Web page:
A child with hyperferritinemia: Case report
1 Division of Pediatrics and Thalassemia Center, Department of Clinical and Biological Sciences, University of Torino, S. Luigi Gonzaga Hospital, Regione Gonzole 10, Orbassano (TO), 10043, Italy
2 Molecular Medicine and Oncology Laboratory, Department of Clinical and Biological Sciences, University of Torino, S. Luigi Gonzaga Hospital, Regione Gonzole 10, Orbassano (TO), 10043, Italy
Italian Journal of Pediatrics 2011, 37:20 doi:10.1186/1824-7288-37-20Published: 12 May 2011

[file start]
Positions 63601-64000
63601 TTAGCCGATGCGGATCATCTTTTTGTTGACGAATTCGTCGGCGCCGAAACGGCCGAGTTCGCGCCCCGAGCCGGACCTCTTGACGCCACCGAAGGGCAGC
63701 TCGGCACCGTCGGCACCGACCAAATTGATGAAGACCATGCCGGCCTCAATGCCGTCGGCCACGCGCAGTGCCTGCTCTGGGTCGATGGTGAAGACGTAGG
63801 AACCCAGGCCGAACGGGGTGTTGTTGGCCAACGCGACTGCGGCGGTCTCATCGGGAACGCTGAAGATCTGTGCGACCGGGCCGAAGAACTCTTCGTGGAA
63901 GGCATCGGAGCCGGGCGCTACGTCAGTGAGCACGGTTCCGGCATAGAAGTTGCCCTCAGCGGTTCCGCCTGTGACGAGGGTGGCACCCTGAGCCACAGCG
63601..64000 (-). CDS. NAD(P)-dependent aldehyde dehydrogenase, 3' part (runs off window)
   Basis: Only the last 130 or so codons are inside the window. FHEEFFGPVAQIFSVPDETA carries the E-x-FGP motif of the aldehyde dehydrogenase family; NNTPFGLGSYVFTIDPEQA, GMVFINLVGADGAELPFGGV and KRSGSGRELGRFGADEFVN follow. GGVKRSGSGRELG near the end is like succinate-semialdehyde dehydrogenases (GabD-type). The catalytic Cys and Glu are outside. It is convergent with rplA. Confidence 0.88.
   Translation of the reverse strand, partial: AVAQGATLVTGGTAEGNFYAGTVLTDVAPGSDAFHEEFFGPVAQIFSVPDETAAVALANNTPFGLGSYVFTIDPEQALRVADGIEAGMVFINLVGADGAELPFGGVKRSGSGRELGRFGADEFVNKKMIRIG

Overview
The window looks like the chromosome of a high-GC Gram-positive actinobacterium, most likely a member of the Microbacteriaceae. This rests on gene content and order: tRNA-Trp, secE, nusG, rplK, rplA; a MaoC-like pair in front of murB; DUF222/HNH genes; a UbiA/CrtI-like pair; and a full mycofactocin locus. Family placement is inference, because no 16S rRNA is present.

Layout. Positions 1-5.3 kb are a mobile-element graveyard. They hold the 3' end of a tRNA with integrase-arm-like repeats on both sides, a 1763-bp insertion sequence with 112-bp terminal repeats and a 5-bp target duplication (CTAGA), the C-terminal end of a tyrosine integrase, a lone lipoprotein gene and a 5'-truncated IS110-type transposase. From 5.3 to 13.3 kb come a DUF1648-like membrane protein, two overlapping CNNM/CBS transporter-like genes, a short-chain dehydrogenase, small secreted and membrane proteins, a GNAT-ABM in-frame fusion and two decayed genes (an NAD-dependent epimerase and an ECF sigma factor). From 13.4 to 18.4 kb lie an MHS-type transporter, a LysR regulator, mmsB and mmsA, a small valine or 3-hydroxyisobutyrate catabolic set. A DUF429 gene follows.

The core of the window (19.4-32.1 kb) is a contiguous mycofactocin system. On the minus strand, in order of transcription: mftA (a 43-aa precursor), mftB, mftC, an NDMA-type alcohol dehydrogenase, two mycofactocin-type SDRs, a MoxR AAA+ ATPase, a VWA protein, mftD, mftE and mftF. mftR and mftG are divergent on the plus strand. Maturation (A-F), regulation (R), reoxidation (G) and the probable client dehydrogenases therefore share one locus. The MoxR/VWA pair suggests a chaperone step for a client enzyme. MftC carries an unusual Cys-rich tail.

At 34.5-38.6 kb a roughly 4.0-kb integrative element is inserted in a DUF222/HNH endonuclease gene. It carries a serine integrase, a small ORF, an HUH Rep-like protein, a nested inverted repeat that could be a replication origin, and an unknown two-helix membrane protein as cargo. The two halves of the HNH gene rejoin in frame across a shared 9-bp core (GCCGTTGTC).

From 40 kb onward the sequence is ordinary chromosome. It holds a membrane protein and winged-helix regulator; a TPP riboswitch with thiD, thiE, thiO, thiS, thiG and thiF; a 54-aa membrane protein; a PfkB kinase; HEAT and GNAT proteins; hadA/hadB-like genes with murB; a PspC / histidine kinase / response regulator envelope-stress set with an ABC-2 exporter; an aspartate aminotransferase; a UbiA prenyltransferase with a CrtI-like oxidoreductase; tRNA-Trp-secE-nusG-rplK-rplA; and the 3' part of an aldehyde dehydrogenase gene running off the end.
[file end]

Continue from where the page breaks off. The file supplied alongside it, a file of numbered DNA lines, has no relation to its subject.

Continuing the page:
Hereditary hyperferritinemia cataract syndrome (HHCS) is a rare condition caused by mutations in the gene coding for the light chain of ferritin; it does not lead to iron overload, but it is associated with the risk of developing a bilateral nuclear cataract also in childhood. On the contrary, a raise of serum ferritin levels is a common finding in pediatrics. We describe here a case of HHCS that offers some interesting clues for the daily practice. Our patient is a 6 year old Italian boy who came to our attention after some time of diagnostic uncertainties because of persistently high levels of ferritin with no apparent cause. We were guided to the suspect of this syndrome by the family history (5 members with various degrees of cataract developed in first infancy). High levels of serum ferritin and specific genetic testing (mutation A37C) confirmed the diagnosis. This case underlines the need of considering rare genetic syndromes, including hereditary hyperferritinemia cataract syndrome, in the differential diagnosis of raised serum ferritin in children and the importance of paying attention to family history in considering a patient with isolated raised levels of serum ferritin.